Here is the count of blocks for sale in the act. All standalone residential.

Taylor 263 (and this doesn’t count the stages being built at the back now)

Coombs 16

Throsby 29

Wright 33

Whitlam 0 with next stage due to be released soon.

Oh and in addition to the above there are blocks available at Ginninderry.

Your trying to create diversions to what I’m actually saying. Please Read again.

Firstly, Realestate online says 48 empty blocks for sale in Googong and Land Development agency online says it has 30 ACT blocks for direct sale. That’s what I’m quoting.

But just to be clear. Of course I’m not saying Googong has more land for sale than a 400,000 plus city of Canberra. Just highlighting one example of an over the border Suburb showing how people who mostly work in Canberra are buying new land and house properties outside of the ACT.

There has been 2,700 odd blocks sold in Googong over the last few years.

Are saying that You don’t think all these new property developments outside the ACT borders have any relevance to Canberra? Are you saying the ACT has been releasing land in line with the wishes of buyers?

The figures I gave above are also from the LDA website and are also direct sale. This was from the interactive for sale section.

That does not count the others that I mentioned that Have already been allocated to builders for house and land packages.

michael quirk8:51 am 03 Jul 20

The reluctance of the Barr government to release sufficient land for low density housing is a factor increasing land and house prices in the ACT. It also contributes to the growth in demand in surrounding NSW including Googong. Growth in these areas increases the amount of car based travel and associated greenhouse emissions. The development also reduces the rates , land revenues and population based Commonwealth payments compared to the situation if more of the growth had been accommodated in the ACT.

The situation undermines Barr government 70% renewal strategy.
What is needed is a regional planning strategy where alternative population and employment distributions are assessed to deliver the most environmentally, socially and financially. sustainable outcome.

It would include an assessment of future sources of land supply in the ACT including Kowen. The Strategy should be based on detailed analysis and not the rhetoric and spin that has characterized many of the Barr government’s planning documents.

If you can somehow leave the leafy surrounds of Deakin I would suggest you drive north to Taylor. There are no shortage of blocks for sale of various sizes. Not Deakin sized of course but I think Canberra and the planet are thankful of that.

JC,
Taylor Is a bit of an outlier from recent releases though, mainly because the topography and views lend itself to some bigger blocks because of the premium dollars they can command for them.

It’s also the edge of possible ACT development so was never going to have the kinds of higher density we see elsewhere.

Not that I personally think those higher density developments are a bad thing by the way.

Umm based on your comment it is clear you have not been to Taylor.

Yes there are some larger blocks in the higher parts, but there are also higher density too including appartments, terraces and town house development. Me personally I think Taylor, Moncreif, and to a lesser extent Throsby are models of how it should be done greenfields. A mix of everything with higher density in the core of the suburb moving out into “bigger“ blocks.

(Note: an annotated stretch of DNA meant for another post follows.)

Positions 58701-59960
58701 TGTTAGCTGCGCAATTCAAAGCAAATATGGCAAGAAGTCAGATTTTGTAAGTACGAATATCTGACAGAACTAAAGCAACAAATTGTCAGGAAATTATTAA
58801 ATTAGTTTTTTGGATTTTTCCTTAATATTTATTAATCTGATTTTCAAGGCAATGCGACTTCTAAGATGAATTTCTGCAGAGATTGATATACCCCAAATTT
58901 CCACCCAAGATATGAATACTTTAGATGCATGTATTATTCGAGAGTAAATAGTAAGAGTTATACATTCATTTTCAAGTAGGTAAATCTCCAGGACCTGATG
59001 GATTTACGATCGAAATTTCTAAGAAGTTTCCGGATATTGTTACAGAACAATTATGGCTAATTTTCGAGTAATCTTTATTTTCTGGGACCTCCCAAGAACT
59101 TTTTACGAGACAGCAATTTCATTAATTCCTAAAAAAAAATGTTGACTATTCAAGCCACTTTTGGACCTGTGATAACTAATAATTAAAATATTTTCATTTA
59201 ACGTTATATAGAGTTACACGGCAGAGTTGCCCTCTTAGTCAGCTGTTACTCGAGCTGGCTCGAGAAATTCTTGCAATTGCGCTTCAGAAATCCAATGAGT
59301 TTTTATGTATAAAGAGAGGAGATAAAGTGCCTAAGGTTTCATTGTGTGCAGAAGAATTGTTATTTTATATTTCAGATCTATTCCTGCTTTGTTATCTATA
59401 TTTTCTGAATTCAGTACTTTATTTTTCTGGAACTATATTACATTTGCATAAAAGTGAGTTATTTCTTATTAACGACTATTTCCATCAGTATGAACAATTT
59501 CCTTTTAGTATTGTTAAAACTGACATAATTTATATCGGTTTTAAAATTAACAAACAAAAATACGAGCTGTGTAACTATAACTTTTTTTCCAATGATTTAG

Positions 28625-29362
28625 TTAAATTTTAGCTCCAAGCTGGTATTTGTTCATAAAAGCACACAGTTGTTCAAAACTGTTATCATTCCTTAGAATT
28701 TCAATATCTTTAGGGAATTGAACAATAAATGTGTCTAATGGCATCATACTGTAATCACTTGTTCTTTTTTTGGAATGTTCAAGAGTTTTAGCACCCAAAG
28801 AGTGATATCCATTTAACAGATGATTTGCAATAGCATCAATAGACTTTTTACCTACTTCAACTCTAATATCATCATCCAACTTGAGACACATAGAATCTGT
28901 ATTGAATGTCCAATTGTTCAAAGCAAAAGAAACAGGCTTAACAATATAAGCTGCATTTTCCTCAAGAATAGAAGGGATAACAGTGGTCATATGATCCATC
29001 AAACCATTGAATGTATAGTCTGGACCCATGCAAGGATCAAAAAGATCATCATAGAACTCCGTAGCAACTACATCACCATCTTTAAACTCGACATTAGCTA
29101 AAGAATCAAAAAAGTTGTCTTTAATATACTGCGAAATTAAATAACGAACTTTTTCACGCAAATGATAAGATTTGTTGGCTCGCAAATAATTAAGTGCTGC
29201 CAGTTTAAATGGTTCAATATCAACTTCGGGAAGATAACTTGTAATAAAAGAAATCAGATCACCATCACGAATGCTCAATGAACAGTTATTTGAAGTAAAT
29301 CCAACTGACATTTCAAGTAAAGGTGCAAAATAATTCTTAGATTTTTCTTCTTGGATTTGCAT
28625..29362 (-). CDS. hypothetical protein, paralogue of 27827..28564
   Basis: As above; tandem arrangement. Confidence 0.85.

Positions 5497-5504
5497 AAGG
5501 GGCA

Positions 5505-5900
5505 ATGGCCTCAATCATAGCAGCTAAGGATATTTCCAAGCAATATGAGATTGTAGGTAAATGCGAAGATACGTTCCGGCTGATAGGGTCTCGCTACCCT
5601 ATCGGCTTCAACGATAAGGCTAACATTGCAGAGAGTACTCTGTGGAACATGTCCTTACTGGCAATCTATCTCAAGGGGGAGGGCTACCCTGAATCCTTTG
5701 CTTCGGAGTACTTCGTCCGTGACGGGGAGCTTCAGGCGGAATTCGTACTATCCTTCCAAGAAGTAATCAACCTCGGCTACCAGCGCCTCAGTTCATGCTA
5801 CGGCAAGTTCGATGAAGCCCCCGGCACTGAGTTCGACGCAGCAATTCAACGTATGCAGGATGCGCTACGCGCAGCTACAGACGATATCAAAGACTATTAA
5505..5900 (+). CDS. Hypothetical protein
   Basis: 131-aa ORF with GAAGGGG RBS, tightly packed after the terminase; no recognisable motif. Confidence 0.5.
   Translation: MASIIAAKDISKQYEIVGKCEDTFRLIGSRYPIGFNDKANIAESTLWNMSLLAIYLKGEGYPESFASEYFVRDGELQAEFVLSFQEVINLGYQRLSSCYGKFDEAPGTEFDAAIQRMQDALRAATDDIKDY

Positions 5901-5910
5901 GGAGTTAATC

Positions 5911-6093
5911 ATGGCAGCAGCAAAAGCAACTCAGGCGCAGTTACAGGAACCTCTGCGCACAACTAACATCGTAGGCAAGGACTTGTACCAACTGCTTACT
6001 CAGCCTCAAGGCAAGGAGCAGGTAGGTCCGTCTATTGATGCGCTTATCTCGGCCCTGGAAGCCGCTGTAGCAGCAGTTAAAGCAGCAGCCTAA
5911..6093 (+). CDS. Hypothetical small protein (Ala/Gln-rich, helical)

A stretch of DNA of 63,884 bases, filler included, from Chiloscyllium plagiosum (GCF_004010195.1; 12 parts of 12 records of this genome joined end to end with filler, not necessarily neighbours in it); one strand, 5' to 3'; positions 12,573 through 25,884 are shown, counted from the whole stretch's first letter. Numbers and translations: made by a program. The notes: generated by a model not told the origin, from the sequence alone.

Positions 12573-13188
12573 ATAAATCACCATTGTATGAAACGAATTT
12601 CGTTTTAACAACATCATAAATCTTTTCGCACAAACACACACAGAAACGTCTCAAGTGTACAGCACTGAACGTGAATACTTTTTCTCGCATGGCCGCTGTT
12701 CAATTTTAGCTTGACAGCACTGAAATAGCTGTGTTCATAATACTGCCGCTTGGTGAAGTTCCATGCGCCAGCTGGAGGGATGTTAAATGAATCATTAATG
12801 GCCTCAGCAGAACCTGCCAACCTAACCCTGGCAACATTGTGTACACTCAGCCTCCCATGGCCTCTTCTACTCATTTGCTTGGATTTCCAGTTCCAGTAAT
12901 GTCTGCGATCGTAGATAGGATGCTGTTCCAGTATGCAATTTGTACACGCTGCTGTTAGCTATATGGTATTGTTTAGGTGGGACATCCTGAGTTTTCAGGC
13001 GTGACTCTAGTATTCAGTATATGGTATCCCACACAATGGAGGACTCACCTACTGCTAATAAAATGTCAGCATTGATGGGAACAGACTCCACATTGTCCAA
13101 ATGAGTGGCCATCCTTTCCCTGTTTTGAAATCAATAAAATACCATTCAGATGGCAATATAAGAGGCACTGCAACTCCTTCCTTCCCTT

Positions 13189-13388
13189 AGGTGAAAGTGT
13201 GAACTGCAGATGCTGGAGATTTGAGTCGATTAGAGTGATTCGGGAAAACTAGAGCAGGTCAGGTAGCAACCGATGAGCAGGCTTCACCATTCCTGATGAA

But you are right about Taylor there is some good land out there with great views.

JC,
I’ve been to Taylor, i know exactly what is on offer there.

My point was it is a bit different to recent land releases in the mix of dwellings on offer, particularly of what will be the higher sections.

But I also wasn’t saying that is a bad thing. The areas around major transport corridors such as Molonglo around John Gorton drive, lend themselves to the higher densities seen over a wider area.

With regards to the “Halo” effect of developments seen in NSW, lower density land is clearly at a premium in the ACT, which does drive people across the border.

But once again, i dont see this as necessarily a bad thing, it allows a greater overall mix for people to choose from in the region whilst also recognising the financial importance of land sales to the functuoning of our government.

The ACT has a finite supply of Greenfield land, we need to ensure it’s planned for and delivered to market appropriately.

Habitual ACT Labor supporters need to realise that gradually, over time, without them even realising it, they have become the unwitting dupes and pawns of property developers, real estate agents and the building industry. The party they support is so far removed from its original ideals as to be in effect simply a front for big business, building big apartment complexes and making big profits.

So why can’t the liberals provide a solution to this problem. They are very good at pointing out everything Labor does wrong, but reality is there are no perfect solutions either. Suburban sprawl costs a lot more to service. Far more than the measly tram everyone cries about when it comes to rates. It also creates greater traffic issues. Maybe some of the voters might change their vote, if the ACT Liberals give us a realistic plan. Sure they’ll say they’ll release more land and then when that is gone, what is the solution. How are we going to pay for the extra services we’ll need for the larger suburban footprint as they are proposing a rates freeze. Also. evidence suggests that property developers get along just as well with the Liberal party as they do the Labor party. I’d suggest many voters feel like they have no choices and vote for the devil they know over the one they don’t know, more so than being pawns and duped.

HiddenDragon7:37 pm 02 Jul 20

So in the weird little parallel universe which is ACT politics we have a Labor-Green government squawking about the prospect of house prices crashing and a Liberal opposition worried about housing options for young families – essentially a complete reversal of what happened at the last federal election.

Federal Labor had the right priority last year, and the ACT Liberals have it now.